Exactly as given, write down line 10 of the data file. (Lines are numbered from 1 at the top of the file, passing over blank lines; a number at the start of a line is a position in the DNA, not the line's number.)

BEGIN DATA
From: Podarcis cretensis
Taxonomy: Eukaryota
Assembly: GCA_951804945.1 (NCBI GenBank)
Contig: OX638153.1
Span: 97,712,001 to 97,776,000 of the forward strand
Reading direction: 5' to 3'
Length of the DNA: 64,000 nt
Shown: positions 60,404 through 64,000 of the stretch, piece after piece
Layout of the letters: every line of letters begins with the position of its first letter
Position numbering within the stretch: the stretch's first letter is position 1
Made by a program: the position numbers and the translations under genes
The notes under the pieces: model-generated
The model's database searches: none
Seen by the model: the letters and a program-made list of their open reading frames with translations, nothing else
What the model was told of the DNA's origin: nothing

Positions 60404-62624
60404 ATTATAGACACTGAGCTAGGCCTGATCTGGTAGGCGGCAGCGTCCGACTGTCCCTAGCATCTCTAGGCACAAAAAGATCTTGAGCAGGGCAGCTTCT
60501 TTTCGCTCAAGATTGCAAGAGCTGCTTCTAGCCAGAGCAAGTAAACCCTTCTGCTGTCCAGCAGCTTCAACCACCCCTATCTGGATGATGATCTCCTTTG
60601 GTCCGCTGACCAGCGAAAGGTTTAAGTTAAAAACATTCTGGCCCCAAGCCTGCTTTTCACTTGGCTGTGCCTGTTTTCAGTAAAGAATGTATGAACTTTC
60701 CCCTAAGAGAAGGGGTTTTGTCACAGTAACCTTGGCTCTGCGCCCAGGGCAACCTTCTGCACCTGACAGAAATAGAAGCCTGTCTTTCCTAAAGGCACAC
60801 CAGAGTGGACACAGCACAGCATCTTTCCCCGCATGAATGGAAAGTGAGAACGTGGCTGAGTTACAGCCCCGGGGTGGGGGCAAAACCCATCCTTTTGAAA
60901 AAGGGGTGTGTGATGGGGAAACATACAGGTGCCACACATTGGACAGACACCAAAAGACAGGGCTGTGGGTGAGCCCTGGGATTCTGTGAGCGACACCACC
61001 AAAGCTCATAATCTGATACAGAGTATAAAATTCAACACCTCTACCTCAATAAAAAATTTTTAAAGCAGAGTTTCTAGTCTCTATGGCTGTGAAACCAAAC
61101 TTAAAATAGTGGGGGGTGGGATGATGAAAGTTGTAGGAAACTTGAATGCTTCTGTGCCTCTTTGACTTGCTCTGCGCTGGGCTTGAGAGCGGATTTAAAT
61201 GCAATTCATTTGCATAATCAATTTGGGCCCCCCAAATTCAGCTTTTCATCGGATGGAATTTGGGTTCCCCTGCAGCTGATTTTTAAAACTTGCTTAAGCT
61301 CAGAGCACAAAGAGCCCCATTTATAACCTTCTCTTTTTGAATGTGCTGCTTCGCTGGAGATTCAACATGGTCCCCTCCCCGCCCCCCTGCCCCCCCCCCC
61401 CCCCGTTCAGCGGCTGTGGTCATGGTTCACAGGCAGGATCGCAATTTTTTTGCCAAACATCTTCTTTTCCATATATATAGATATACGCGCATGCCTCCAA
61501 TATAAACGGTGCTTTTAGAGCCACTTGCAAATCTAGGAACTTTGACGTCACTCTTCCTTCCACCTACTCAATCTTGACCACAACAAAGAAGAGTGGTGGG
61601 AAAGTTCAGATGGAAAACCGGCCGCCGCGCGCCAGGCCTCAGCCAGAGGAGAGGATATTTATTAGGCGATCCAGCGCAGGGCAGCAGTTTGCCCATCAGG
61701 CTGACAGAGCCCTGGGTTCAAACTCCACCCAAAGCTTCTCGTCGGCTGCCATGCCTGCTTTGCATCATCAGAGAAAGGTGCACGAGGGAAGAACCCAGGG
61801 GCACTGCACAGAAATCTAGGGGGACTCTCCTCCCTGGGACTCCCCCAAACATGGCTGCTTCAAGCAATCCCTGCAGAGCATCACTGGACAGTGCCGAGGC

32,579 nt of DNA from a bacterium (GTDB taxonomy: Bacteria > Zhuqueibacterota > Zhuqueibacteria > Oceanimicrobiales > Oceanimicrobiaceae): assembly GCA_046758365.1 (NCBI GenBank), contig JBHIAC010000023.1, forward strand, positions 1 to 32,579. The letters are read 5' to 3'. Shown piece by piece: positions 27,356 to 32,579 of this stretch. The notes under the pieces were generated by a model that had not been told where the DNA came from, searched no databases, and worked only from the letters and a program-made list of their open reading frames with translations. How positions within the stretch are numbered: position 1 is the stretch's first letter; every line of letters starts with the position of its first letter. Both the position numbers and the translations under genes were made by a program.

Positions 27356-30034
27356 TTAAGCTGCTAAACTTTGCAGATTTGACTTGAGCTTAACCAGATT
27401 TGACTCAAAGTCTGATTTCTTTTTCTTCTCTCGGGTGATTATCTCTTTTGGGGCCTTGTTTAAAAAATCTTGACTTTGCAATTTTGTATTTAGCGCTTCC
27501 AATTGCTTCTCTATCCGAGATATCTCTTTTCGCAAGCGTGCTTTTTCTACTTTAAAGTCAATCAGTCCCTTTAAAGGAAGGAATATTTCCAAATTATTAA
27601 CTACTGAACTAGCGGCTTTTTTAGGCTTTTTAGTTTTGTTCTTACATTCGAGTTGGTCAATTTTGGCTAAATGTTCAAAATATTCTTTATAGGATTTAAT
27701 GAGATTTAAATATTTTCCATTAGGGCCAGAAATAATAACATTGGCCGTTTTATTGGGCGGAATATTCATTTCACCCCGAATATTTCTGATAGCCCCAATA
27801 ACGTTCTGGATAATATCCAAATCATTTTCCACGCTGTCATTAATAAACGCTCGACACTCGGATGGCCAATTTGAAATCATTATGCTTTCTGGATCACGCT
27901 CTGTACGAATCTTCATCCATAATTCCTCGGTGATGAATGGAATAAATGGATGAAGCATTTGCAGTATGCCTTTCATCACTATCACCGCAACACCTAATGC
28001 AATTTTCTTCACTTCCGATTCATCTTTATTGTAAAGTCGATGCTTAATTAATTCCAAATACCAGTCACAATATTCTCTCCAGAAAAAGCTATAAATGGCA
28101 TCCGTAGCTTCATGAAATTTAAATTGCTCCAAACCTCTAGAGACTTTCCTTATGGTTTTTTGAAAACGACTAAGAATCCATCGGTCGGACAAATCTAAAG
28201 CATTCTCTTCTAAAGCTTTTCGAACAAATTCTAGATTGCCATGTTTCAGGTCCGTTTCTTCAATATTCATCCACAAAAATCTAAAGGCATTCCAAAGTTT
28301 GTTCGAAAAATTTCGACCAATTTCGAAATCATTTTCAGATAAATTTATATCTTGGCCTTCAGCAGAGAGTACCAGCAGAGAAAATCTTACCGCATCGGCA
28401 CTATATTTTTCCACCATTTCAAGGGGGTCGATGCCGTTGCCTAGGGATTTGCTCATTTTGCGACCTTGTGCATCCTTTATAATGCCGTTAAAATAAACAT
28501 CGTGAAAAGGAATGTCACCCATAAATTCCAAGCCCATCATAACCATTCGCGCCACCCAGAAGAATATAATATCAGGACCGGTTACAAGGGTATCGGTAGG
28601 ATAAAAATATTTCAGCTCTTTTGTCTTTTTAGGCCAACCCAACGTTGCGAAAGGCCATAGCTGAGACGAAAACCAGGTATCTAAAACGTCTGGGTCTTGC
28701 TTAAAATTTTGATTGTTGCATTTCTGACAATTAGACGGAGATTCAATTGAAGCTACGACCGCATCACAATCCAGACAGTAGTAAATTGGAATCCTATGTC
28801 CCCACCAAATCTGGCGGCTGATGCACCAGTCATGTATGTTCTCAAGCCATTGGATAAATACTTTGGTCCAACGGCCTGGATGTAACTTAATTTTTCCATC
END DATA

Position numbering within the stretch: the stretch's first letter is position 1